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The hopes for liver transplantation have been increased by experience with the new immunosuppresive drug cyclosporin A. Optimal therapy with cyclosporin A has required steroid therapy, but the amounts of prednisone used have been a small fraction of those used in the past.
In July 1967, liver replacement with extended patient survival was accomplished for the first time. That young recipient lived for more than a year before dying of metastases from a hepatoma for which she originally had been treated.1
The demonstration of its feasibility did not make orthoptic liver transplantation a widely used clinical procedure, and, in fact, only we2 and Calne and Williams3 have persisted in large-scale trials. The results using conventional immunosuppression with azathioprine and prednisone to which in our series we have added lymphoid depletion with antilymphocyte globulin or, more recently, thoracic duct drainage, have been unsatisfactory.
By early summer 1976, we had treated 111 consecutive patients. Thirty-one (28%) of these recipients survived for at least a year. Now, with follow-ups of five to 11⅓ years, 13 patients have still survived. This low accrual of further mortality after one year has been an important stimulus to persist in efforts at liver transplantation and so has the acceptable quality of life of many long-term survivors. Chronic graft rejection has been the single most common cause of late death.2
A second series of 30 patients was compiled in the subsequent 18 months, ending in early 1978. Half (50%) of these patients survived for at least one year, and today, after 2½ to almost four years, 13 (43%) of these patients are still living. It was thought that improvements in surgical technique (especially biliary tract reconstruction), better diagnosis of postoperative hepatic dysfunction, and refinements in immunosuppression were responsible for the better results.
In subsequently treated patients, we were unable, with the use of immunosuppression with azathioprine and prednisone, to maintain these gains in a further series of 30 patients (the first 23 of these patients have been described in detail).4 Instead of using antilymphocyte globulin, many of these 30 patients had lymphoid depletion with thoracic duct drainage or lymphapheresis. All 30 patients were given azathioprine and prednisone. The one-year survival was only 33%. Many of the early deaths in this series were attributable to technical or management errors as in the past. The complications often were not intrinsically lethal but became so because of the need for high-dose steroid therapy.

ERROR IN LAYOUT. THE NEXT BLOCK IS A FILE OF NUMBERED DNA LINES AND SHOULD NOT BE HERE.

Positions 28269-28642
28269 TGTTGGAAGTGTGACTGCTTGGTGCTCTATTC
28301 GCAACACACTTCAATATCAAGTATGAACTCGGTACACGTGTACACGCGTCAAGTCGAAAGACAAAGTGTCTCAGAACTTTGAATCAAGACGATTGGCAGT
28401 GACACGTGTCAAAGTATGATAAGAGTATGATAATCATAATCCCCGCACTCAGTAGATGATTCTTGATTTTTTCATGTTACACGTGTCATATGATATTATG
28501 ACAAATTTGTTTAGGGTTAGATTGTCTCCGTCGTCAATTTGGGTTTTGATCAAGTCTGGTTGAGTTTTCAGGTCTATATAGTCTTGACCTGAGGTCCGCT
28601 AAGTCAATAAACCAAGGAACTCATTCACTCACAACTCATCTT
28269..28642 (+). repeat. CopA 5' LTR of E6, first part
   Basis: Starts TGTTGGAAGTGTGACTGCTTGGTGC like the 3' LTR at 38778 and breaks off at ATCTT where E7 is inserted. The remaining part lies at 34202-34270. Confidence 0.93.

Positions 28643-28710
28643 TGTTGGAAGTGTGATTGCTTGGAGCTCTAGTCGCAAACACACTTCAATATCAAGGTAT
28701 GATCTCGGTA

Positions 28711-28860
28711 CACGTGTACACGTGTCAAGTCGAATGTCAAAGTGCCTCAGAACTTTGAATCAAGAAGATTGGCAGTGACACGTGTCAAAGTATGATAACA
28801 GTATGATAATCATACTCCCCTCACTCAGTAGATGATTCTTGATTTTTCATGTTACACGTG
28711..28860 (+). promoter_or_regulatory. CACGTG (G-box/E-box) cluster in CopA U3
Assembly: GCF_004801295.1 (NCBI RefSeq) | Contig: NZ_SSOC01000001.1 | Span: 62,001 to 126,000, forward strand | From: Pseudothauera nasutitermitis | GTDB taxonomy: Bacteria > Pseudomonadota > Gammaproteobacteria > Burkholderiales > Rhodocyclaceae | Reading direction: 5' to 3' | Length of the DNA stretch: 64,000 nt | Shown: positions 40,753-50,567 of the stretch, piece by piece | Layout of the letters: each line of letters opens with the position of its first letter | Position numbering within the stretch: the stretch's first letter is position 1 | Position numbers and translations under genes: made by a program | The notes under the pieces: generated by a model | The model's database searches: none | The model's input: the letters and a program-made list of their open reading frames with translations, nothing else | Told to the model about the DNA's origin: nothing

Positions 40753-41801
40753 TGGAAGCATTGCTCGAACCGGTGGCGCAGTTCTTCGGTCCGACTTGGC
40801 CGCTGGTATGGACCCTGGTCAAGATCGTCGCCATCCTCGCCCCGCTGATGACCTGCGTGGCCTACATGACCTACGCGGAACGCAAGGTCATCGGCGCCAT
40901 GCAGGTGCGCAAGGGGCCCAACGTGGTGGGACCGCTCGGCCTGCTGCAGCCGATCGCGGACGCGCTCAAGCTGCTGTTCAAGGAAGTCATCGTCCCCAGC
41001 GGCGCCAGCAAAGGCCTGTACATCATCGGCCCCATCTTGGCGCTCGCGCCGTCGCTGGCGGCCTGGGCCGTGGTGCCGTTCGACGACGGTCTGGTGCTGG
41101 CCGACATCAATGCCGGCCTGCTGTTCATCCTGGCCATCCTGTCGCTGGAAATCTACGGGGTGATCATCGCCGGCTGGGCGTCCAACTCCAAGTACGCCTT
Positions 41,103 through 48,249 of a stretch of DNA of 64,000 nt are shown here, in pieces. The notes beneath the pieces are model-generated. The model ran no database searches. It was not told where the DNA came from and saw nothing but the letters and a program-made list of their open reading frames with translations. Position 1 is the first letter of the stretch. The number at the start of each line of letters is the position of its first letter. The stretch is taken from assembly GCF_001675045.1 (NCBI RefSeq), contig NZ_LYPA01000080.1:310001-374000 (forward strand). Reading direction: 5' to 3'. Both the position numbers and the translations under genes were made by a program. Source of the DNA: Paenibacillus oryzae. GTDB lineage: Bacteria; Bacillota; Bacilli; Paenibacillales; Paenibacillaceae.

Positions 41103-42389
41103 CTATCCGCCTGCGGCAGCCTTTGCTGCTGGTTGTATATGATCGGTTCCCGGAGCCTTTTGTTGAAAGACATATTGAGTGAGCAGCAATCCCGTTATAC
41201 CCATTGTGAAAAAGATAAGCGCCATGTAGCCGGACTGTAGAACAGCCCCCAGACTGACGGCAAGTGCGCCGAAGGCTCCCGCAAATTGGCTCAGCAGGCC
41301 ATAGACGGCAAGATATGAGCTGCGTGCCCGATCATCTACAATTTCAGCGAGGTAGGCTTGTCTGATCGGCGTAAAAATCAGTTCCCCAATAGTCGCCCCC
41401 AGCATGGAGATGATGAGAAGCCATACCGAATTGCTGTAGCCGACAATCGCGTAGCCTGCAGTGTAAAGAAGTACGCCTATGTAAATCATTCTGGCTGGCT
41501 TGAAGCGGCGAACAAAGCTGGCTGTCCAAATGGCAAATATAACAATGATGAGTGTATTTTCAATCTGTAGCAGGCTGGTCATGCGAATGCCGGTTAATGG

The preoperative use of thoracic duct drainage as a steroid-sparing device, which had been shown to be valuable in cadaveric kidney transplantation,5 proved impractical for conditioning of liver recipients.4 The amount of thoracic duct lymph drained in patients with chronic liver disease was always large. Two patients died during preparation for transplantation because of our inability to manage a fluid exchange of as much as 2 L/hr.
By late 1979, we had concluded that no real movement of liver transplantation toward an acceptable risk was going to be possible without a drastic change in immunosuppressive techniques. Such a change became possible with the development of cyclosporin A. The powerful immunosuppressive qualities of cyclosporin A were accurately delineated in rodents by Borel et al.6 To our knowledge, Calne and associates were the first to use cyclosporin A in larger animals and humans.7,8
When cyclosporin A became available for clinical trials in the United States in late 1979, we began its evaluation in the simple kidney transplant model. From the beginning, it was obvious that unless some hidden problem surfaced, cyclosporin A would change the face of transplantation. In our center, we have shown that cyclosporin A alone, even in doses of 15 to 20 mg/kg/day, does not consistently prevent rejection, that it should be combined with steroid therapy for optimal use, and that the proper amount of prednisone when cyclosporin A is used is much smaller than when steroids are combined with azathioprine.9
Conceptually, we have substituted cyclosporin A for azathioprine in what is a modern version of the time-honored, double-drug immunosuppression introduced in 1962 and 1963.10 Since we have learned that rejection usually can be expected, we now start steroid therapy on the day of an operation and reduce the dose of prednisone in adults by 20 or 40 mg/day until a maintenance dose of 20 mg/day is reached (usually within five or six days). The amount of prednisone needed in the first three months has been a fraction of that, which we gave when prednisone was combined with azathioprine. The survival of 67 cadaveric kidneys transplanted from seven to 15 months ago has been 80%.11 The most recent report by Calne et al12 projects a one-year cadaver kidney survival of 86%.
Liver transplantation with the use of cyclosporin A was first reported by Calne and colleagues.8 The first liver transplantation that we performed with the use of cyclosporin A was not attempted until experience had been acquired with 22 cadaveric kidney graftings. Since then, 14 orthoptic liver transplantations have been performed. There were two operative deaths; one death was caused by hemorrhage, and the other death occurred when the abdominal incision could not be closed despite repeated attempts during a 48-hour period. Of the 12 survivors who had operations, 11 (92%) of them were still alive after seven to 14 months of undergoing treatment with cyclosporin A and low-dose steroids. The only postoperative death was caused by hepatic arterial thrombosis.